Sunday, March 25, 2012


Okay, no more weather updates — commenting on spring weather in Portland is like, as has been observed, commenting on traffic in Los Angeles.

In addition to the series of articles by Matthew Remski, another great bit of Yoga-related writing popped up earlier this year, an essay by Carlos Pomeda called "Reflections on Spiritual Authority."

I think this one is a great read for those of us who practice Ashtanga, as Pomeda discusses the tension arising from the intersection of traditional Hindu guru-shishya relationships, one of absolute ultimacy, with a more Western, individual-centered humanistic perspective.

The editors at Elephant Journal draw some obvious parallels to Ashtanga, as they feature a photo of Pattabhi and Sharath Jois in addition to John Friend.

In the article, Pomeda clearly spells out the different distinctions between types of teachers, from shastri and upadhyaya to acarya to guru. The question becomes, as he asks, "How do we determine the degree of authority?"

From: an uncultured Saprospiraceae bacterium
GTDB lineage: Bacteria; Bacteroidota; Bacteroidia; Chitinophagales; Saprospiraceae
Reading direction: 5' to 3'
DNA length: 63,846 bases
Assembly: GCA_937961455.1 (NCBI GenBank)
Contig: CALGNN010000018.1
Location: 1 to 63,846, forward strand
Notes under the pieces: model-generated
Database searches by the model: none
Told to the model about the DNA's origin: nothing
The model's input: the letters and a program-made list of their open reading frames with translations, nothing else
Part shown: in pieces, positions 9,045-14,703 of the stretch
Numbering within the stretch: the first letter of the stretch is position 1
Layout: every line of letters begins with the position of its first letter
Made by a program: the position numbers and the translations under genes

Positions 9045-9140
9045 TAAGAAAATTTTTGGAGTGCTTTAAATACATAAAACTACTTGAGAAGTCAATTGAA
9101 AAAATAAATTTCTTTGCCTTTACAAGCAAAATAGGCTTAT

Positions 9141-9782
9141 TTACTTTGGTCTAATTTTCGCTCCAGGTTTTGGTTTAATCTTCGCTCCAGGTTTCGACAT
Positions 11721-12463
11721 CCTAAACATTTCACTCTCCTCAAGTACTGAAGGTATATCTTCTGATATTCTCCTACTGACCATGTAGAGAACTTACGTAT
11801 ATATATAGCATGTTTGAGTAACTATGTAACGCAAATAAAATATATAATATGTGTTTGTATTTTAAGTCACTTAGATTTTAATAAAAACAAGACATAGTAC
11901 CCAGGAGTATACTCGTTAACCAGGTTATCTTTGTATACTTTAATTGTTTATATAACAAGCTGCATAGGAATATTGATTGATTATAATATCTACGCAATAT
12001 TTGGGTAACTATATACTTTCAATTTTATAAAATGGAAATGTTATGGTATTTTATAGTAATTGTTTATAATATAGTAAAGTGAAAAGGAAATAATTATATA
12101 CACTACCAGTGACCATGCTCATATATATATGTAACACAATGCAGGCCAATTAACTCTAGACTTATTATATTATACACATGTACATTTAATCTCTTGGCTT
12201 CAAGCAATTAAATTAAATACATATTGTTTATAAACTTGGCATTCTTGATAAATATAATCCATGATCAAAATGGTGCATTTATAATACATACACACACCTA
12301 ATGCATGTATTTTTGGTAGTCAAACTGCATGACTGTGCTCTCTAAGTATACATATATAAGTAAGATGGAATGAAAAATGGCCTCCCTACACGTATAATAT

Ashtanga doesn't seem to me to currently have a sadguru in the sense of how Pomeda defines one, that is, a teacher whose authority rests on his or her own "spiritual attainment, which must be accompanied by scriptural knowledge and by the ability to transmit such knowledge and experience. This authority is conferred on such gurus by their own preceptors."

He does make the point that the "boundaries among these terms [for different teachers] are often blurry."

The article makes for an interesting read, at least to inspire consideration of where on the continuum our own teachers sit — to use the two models that Pomeda introduces, do they occupy an academic role ("The teacher holds more technical knowledge, and as students we will defer to him or her as much as he or she is best elected to the task." This idea of deference is quite different than that of submission)?

Or do they hold a seat within a more humanistic model ("The true guru is within").

As a side note, I still can't figure out the deal with Elephant Journal — I think you can read this article for free?

Also, I see that it's just part one; part two oughtta be a good one.

Carlos Pomeda "Reflections on Spiritual Authority"